In drilling, record water depths are continuously being set by oil companies in the search of hydrocarbon reserves in deep waters. Due to environmental concerns and restrictions, water based drilling fluids are often more desirable than oil based fluids, especially in offshore exploration. However, a well-recognized hazard in deep water offshore drilling, using water based fluids, is the formation of gas hydrates in the event of a gas kick.
In deep-water drilling, the hydrostatic pressure of the column of drilling fluid and the relatively low seabed temperature could provide suitable thermodynamic conditions for the formation of hydrates in the event of a gas kick. This can cause serious well safety and control problems during the containment of the kick.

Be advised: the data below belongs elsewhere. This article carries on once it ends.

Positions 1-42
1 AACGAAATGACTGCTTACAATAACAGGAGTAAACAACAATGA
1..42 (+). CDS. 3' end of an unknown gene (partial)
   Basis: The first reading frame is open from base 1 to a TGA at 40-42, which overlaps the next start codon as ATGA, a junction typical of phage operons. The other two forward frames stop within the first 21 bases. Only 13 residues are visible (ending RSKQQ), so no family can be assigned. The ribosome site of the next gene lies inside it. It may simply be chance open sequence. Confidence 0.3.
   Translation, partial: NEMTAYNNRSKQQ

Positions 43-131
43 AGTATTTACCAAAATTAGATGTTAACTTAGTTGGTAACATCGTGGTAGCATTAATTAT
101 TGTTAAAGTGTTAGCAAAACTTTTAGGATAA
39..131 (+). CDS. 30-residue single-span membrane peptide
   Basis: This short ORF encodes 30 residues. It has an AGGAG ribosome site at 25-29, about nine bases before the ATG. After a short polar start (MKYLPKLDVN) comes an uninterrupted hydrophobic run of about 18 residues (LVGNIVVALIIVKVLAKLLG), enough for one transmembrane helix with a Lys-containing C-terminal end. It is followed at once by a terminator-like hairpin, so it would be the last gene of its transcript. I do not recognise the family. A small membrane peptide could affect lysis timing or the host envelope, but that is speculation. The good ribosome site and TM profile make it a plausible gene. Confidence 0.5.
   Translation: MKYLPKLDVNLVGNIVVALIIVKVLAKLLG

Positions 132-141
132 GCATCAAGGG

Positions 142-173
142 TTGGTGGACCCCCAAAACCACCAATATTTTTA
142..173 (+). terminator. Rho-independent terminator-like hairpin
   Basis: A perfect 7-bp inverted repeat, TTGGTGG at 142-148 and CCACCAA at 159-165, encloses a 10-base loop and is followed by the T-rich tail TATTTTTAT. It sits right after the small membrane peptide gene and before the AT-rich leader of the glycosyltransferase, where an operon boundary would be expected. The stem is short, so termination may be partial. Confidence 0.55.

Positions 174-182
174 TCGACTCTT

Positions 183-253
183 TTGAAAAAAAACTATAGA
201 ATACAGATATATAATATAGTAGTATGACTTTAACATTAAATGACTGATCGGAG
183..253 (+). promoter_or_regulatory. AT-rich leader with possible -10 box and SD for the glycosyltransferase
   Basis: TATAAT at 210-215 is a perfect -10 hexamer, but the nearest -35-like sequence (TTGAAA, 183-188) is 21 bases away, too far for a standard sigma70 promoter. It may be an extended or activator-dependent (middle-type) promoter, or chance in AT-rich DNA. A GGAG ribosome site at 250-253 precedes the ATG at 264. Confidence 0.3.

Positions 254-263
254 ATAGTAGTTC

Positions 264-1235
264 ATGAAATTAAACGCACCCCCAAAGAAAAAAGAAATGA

The formation of gas hydrates in water based drilling fluids could cause problems in at least two ways:
- Gas hydrates could form in the drill string, blow-out preventer (BOP) stack, choke and kill line. This could result in potentially hazardous conditions, i.e., flow blockage, hindrance to drill string movement, loss of circulation, and even abandonment of the well.
- As gas hydrates consist of more than 85 % water, their formation could remove significant amounts of water from the drilling fluids, changing the properties of the fluid. This could result in salt precipitation, an increase in fluid weight, or the formation of a solid plug.
- The hydrate formation condition of a kick depends on the composition of the kick gas as well as the pressure and temperature of the system. As a rule of thumb, the inhibition effect of a saturated saline solution would not be adequate for avoiding hydrate formation in water depth greater than 1000 m. Therefore, a combination of salts and chemical inhibitors such as Methanol, which could provide the required inhibition, could be used to avoid hydrate formation.